Roundup: the best of today's campaign 2012 coverage.
The GOP presidential race features two Mormons – Mitt Romney and Jon Huntsman – but/so the church is keeping its distance: "The Mormon Church is preparing for the 2012 elections with a campaign message of its own: It has nothing to do with orchestrating or promoting the presidential candidacies of Mitt Romney and Jon Huntsman Jr., both Mormons... Already, the church said it has reined in the participation of officials in political campaigns and reshuffled a public advertising campaign to avoid appearing to interfere in politics. Church officials now monitor the Internet, television broadcasts and print publications daily to sniff out even a hint that anti-Mormonism is entering the 2012 campaign." [Wall Street Journal]
The debt ceiling debate is the first of many issues that will force GOP candidates right of center, writes Ed Kilgore: "The big debt limit vote in Congress, it is increasingly obvious, is just an appetizer for the divisive, voter-alienating struggles it has built into the schedule at key points during the 2012 presidential campaign, making an eventual GOP presidential nominee’s efforts to 'pivot to the center' an athletic feat, at best. And as Tea Party activists and other conservatives have made clear in their reactions to the deal just signed, their efforts to force everyone in the GOP to join in future hostage-taking exercises aimed at middle-class entitlements and other targets beloved of voters have just begun." [The New Republic]
The LA Times marvels at Newt Gingrich's hapless campaign: "Over the summer, Gingrich's presidential campaign has suffered repeated blows. Most of his staff resigned. Excessive spending left his campaign more than $1 million in debt. News accounts focused on his extravagant Tiffany's line of credit rather than his policy proposals. His campaign schedule grew baffling... Polling bears out Gingrich's decline. Though he routinely used to receive double-digit support, he now typically languishes in the single digits. Gingrich said polling was meaningless, given the large number of candidates in the field, and that his numbers would rise as he rolled out proposals such as modernizing the Food and Drug Admnistration." [LA Times]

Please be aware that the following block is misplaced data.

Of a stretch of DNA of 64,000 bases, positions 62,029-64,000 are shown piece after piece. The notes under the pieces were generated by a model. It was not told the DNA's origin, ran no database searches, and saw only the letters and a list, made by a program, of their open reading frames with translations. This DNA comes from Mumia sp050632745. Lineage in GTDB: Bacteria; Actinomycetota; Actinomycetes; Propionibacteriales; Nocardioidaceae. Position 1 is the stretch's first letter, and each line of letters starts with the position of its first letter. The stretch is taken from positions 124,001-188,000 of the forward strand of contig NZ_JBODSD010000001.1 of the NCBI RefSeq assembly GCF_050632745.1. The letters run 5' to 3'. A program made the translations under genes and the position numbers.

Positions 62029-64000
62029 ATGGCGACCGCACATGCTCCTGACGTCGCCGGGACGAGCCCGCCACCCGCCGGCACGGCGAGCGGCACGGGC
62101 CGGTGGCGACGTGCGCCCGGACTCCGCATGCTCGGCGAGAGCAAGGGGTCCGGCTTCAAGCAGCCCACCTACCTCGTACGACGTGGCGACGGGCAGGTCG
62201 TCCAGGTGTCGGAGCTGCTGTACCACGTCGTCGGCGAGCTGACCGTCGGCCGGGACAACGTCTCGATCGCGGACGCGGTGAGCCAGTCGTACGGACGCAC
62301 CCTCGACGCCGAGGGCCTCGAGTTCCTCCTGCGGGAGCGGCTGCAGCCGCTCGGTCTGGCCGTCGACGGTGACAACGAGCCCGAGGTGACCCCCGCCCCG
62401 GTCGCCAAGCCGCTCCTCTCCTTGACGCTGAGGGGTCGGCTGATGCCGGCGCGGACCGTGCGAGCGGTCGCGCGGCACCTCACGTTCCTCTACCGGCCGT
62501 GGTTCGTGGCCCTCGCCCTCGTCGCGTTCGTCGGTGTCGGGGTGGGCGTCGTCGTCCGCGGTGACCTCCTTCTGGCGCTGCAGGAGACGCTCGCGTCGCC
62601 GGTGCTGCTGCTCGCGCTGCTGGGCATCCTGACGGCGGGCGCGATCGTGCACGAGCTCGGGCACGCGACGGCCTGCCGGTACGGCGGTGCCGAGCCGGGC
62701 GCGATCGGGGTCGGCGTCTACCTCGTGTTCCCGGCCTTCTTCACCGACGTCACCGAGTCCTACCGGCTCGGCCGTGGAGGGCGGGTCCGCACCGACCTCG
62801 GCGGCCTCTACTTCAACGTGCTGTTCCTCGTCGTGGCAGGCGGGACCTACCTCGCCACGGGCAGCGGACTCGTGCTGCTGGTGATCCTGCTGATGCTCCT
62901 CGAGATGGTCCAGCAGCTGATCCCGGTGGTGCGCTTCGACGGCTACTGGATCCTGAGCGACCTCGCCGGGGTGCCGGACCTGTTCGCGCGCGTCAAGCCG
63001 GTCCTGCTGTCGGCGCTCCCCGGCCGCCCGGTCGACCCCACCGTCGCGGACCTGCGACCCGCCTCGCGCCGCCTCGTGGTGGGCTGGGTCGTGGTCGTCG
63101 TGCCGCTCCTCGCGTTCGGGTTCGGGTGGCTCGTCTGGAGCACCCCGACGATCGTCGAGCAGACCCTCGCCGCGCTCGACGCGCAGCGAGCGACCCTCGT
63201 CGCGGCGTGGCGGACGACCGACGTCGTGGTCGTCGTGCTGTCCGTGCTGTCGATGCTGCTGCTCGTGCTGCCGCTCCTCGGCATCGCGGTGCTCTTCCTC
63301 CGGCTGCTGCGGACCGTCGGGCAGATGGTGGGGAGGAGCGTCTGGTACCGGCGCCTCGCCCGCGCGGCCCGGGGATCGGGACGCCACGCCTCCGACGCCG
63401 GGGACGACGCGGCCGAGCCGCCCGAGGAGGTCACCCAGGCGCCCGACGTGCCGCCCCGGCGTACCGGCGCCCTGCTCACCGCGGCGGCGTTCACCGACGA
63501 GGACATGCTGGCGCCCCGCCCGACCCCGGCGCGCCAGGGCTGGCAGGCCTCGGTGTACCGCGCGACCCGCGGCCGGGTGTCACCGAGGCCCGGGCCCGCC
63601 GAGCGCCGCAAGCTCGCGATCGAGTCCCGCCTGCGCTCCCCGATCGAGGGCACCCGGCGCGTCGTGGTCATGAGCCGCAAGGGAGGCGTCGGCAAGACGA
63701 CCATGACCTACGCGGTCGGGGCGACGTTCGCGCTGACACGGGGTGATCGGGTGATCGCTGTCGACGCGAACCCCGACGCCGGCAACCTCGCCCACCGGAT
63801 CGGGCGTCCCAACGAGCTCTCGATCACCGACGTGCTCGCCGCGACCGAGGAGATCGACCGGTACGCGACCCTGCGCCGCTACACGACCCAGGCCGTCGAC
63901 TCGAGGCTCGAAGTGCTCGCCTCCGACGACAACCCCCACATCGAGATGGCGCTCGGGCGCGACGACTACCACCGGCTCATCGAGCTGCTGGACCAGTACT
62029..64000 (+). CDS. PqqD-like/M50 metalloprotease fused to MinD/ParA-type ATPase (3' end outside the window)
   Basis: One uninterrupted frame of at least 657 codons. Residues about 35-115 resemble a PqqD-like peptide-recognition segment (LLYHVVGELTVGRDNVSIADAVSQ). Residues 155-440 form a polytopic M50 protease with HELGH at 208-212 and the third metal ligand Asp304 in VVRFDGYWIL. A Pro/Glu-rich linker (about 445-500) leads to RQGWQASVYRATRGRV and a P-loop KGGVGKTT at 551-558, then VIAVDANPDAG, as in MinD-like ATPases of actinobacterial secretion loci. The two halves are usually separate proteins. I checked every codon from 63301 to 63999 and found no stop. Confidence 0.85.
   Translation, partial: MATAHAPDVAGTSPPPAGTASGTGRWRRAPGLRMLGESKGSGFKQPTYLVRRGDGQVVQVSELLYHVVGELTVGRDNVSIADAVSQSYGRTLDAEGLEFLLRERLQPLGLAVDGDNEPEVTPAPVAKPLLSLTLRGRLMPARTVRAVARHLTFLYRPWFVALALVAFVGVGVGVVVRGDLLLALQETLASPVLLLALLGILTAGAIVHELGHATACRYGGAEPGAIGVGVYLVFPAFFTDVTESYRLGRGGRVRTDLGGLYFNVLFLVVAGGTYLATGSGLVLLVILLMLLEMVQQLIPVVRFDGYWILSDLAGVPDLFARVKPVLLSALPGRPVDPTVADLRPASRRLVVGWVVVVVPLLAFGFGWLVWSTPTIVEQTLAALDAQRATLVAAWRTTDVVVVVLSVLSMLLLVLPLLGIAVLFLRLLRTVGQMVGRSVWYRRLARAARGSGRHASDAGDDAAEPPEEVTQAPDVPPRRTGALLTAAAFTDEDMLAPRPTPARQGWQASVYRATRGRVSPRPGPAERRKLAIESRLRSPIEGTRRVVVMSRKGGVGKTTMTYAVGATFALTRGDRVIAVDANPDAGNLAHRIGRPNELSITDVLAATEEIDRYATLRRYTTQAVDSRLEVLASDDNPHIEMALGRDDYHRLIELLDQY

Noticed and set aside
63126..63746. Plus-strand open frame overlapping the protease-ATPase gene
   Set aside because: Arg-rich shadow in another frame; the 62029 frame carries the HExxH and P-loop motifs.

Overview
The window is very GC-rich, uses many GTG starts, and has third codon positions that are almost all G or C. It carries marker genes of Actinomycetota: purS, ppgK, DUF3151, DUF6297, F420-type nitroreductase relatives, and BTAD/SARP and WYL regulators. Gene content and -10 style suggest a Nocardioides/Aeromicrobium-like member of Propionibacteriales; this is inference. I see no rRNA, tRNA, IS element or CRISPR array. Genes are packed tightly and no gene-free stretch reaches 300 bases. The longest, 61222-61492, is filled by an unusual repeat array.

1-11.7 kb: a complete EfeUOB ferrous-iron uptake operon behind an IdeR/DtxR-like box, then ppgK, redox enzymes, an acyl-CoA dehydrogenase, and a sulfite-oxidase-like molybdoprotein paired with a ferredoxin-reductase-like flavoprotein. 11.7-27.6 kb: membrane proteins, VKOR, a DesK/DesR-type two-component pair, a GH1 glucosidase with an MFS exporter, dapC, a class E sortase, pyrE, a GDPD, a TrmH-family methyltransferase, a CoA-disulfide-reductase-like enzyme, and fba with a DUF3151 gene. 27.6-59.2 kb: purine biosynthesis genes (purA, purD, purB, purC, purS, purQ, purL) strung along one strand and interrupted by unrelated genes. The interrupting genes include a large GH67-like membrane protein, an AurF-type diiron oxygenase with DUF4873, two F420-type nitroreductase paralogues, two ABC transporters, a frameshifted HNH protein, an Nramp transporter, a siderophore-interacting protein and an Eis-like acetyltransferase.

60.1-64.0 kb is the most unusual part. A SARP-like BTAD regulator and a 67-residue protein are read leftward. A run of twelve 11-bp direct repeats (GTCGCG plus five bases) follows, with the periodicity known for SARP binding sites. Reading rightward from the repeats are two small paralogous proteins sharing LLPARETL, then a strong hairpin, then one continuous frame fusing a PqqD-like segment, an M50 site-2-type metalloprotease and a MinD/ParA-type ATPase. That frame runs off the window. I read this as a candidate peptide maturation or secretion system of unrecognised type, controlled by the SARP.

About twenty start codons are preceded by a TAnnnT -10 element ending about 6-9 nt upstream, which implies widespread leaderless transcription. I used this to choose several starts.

Sarah Palin might not go away, even if she decides against a 2012 run : "Flirting with a kingmaker role, Sarah Palin bashed Mitt Romney and praised Michele Bachmann in an interview with Sean Hannity on Tuesday night... Palin has shown little indication she'll enter the race, though she said in the interview she hasn't made up her mind yet. But her direct attack on Romney suggests that she might play a significant role from the outside." [TPM]
Mitt Romney rolled out a new ad hitting Obama close to home: "President Obama can't even head home to Chicago for some birthday fundraising events without getting hounded about the sagging economy by Republican presidential candidate Mitt Romney. On Wednesday, Romney released another in a series of Internet videos trying to tie Obama’s political fortunes to the floundering economy. With images of empty storefronts and abandoned city streets, the ad notes that Chicago’s unemployment rate is up 48% since November 2008, when the president was elected." [LA Times]
The Atlantic ranks the health of 2012 candidates and past leaders alike: "In 2008, there was a considerable amount of concern voiced over the health records of the major party candidates for president and vice president... A similar concern is arising in the 2012 presidential primaries, as health records of GOP hopefuls are released with surprising findings, and sometimes, as in the case of Michele Bachmann, not so voluntarily. But how unhealthy is the migraine-sufferer really compared to the rest of a field that includes cancer-survivor Herman Cain and motorcycle-riding Jon Huntsman? To answer these and other questions, we turned to an approach that provides quantifiable, objective comparisons of the health of the former and current White House executives with GOP candidates: a health utility analysis... The results of this analysis show that, among living politicians, Newt Gingrich, Dick Cheney and Joe Biden have the lowest health utility – while President Obama and several young, fit GOP candidates have the highest marks." [The Atlantic]